Applying Stark Exceptions to Arrangements in Which a Physician Stands in the Shoes of His or Her PO
Phase III provided that, for purposes of applying Stark exceptions to arrangements in which a physician stands in the shoes of his or her PO, the "parties" to the arrangements are considered to be the DHS Entity and the PO (including all members, employees or independent contractor physicians) (codified at 42 C.F.R. §411.354(c)(3)(i)). Section 411.354(c)(3)(i) raised two questions of interpretation that CMS addresses in the 2010 MPFS Update, referred to here as the "signed writing" question and the "referrals" question.
The "Signed Writing" Question
Section 411.354(c)(3)(i) raised the question whether every member of a PO had to be a signatory to every contract between a PO and DHS Entity. Many of the Stark compensation exceptions require a signed writing. If all physician members of a PO are deemed to be "parties" to the PO's compensation arrangements, then it arguably followed that all members of the POs had to be signatories to the PO's compensation arrangements with DHS Entities in order to satisfy the applicable Stark compensation exceptions. CMS clarified in a January 2008 FAQ that physicians who stand in the shoes of their POs are deemed to have signed any writing signed by a duly authorized signatory of the PO. However, after CMS limited the stand in the shoes rule to physician owners in the 2009 IPPS Update (effective October 1, 2008), the question arose whether this meant that, because only physicians standing in the shoes of their POs are deemed to have signed a writing signed by a PO's authorized representative, the PO's non-owner physician members would have to sign these writings because the Stark regulations still provided that all physician members are deemed to be parties to the arrangement. In the 2010 MPFS, CMS resolves this issue and adopts the common-sense position that only a single authorized signatory must sign a PO agreement. Section 411.354(c)(3)(i) would now read: "When applying the exceptions in §411.355 and §411.357 to arrangements in which a physician stands in the shoes of his or her physician organization, the relevant referrals and other business generated 'between the parties' are referrals and other business generated between the entity furnishing DHS and the physician organization (including all members, employees, and independent contractor physicians)." 74 Fed. Reg. at 33677. This means that all physician members would now be deemed "parties" to the PO's compensation arrangement with the DHS Entity solely for purposes of determining which physicians' referrals are relevant in evaluating the "takes into account" requirement, and not for purposes of determining who needs so sign the agreement.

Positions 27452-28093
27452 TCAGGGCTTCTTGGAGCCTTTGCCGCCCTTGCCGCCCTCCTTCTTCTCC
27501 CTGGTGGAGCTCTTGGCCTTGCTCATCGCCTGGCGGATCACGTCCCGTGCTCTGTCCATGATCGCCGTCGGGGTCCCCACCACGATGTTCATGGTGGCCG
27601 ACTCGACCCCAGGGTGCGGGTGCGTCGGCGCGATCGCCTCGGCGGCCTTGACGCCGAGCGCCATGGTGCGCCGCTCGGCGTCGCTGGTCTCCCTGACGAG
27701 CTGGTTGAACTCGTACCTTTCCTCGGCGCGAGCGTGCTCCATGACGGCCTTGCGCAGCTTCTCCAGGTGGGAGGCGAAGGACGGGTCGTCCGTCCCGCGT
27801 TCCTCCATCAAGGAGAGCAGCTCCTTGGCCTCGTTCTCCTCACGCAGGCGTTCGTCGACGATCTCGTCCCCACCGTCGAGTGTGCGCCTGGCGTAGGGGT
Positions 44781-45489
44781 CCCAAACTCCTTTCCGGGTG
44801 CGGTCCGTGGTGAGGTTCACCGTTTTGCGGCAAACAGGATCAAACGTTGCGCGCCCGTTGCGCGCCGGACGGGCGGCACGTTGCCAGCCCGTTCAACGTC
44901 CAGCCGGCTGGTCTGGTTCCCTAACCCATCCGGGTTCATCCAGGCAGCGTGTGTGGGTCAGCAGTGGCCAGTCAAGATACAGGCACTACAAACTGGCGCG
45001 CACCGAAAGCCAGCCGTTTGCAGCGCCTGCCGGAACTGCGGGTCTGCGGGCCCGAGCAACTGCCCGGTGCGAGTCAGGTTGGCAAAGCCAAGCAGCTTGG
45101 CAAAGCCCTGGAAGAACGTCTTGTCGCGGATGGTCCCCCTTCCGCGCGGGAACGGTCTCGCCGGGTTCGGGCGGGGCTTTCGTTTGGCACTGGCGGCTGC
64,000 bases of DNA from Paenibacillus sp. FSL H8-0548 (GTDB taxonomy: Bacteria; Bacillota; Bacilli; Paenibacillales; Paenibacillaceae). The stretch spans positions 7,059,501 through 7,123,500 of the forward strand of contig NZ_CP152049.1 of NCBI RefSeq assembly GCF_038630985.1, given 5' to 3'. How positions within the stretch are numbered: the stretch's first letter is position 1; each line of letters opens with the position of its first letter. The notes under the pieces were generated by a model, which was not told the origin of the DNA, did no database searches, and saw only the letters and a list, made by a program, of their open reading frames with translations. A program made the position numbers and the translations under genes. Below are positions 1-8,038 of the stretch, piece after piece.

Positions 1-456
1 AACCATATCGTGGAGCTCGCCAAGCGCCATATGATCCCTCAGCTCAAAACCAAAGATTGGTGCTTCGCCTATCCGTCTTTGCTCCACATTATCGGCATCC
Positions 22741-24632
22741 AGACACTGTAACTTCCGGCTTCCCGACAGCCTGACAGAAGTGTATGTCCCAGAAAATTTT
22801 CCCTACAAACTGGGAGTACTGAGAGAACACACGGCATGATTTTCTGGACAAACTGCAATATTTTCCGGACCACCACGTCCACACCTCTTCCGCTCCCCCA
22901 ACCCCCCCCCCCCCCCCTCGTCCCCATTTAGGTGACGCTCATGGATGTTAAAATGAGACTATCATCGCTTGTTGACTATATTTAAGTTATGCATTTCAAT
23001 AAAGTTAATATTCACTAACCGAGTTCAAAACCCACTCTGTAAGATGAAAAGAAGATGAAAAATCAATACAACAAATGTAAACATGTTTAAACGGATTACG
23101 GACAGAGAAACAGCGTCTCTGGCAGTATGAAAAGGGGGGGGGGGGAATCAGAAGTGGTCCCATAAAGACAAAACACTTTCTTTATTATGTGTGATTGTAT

The "Referrals" Question
Phase III placed all physician members of a PO in the shoes of the PO, and made all physician members "parties" to the arrangement for purposes of applying the Stark compensation exceptions. Most direct Stark compensation exceptions include some form of the requirement that the compensation paid under the arrangement not be determined in a manner that takes into account the volume or value of referrals or other business generated "between the parties." Thus, under Phase III, since all physician members were considered "parties" to the arrangement, all of the physician members' referrals were relevant to whether the compensation met this volume/value standard. However, after CMS revised the stand in the shoes rule in the 2009 IPPS Update to limit stand in the shoes to physician owners and to other physician members who elect to be treated as standing in the shoes of the POs, the question arose whether the relevant referrals for purposes of the compensation exceptions' volume/value standard were limited to the referrals of those physician members standing in the shoes of the PO, or whether the referrals of all of the PO's physician members were relevant.